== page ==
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News : International Last Updated: Dec 19, 2011 - 6:28 AM


Monday Newspaper Review - Irish Business News and International Stories - - December 19, 2011
By Finfacts Team
Dec 19, 2011 - 6:23 AM

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The Irish Independent reports that  the Government's promise to cap public sector pay is being seriously undermined as it is increasingly forced to provide for "exceptional" salaries to attract top talent.

In the latest breach of the much-vaunted pay ceiling, Finance Minister Michael Noonan has had to sanction a salary, technically €50,000 above the limit, for the new deputy governor of the Central Bank. The approval of the €250,000 pay packet for Swedish economist Professor Stefan Gerlach came just weeks after the Government introduced lower pay ceilings for senior public servants.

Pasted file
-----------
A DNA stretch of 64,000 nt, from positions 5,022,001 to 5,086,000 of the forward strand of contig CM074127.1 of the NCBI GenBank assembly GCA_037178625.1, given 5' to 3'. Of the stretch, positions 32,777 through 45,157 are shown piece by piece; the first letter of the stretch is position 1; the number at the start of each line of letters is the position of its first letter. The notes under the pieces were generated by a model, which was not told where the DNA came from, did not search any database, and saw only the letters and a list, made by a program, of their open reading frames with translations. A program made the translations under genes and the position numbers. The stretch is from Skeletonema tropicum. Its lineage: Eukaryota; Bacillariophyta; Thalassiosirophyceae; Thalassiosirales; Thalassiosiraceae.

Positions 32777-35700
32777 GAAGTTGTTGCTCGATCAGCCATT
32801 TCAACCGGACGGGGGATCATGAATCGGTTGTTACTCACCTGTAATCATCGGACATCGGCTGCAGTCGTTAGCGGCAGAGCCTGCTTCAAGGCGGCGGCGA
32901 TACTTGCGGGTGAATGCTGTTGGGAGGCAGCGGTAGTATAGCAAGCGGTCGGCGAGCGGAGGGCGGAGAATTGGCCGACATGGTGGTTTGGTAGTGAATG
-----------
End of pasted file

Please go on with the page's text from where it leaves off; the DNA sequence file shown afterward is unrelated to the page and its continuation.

A special request was made to the minister by Central Bank Governor Patrick Honohan, according to correspondence obtained by the Irish Independent.

Mr Honohan sought approval for the salary just a week after Public Expenditure Minister Brendan Howlin capped maximum pay levels for higher positions across the public service at €200,000.

And the correspondence shows how Mr Noonan rubber-stamped Prof Gerlach's appointment two weeks later.

The latest revelation will refocus attention on:

  • The viability of maintaining government-imposed salary caps while still attracting talent to top jobs.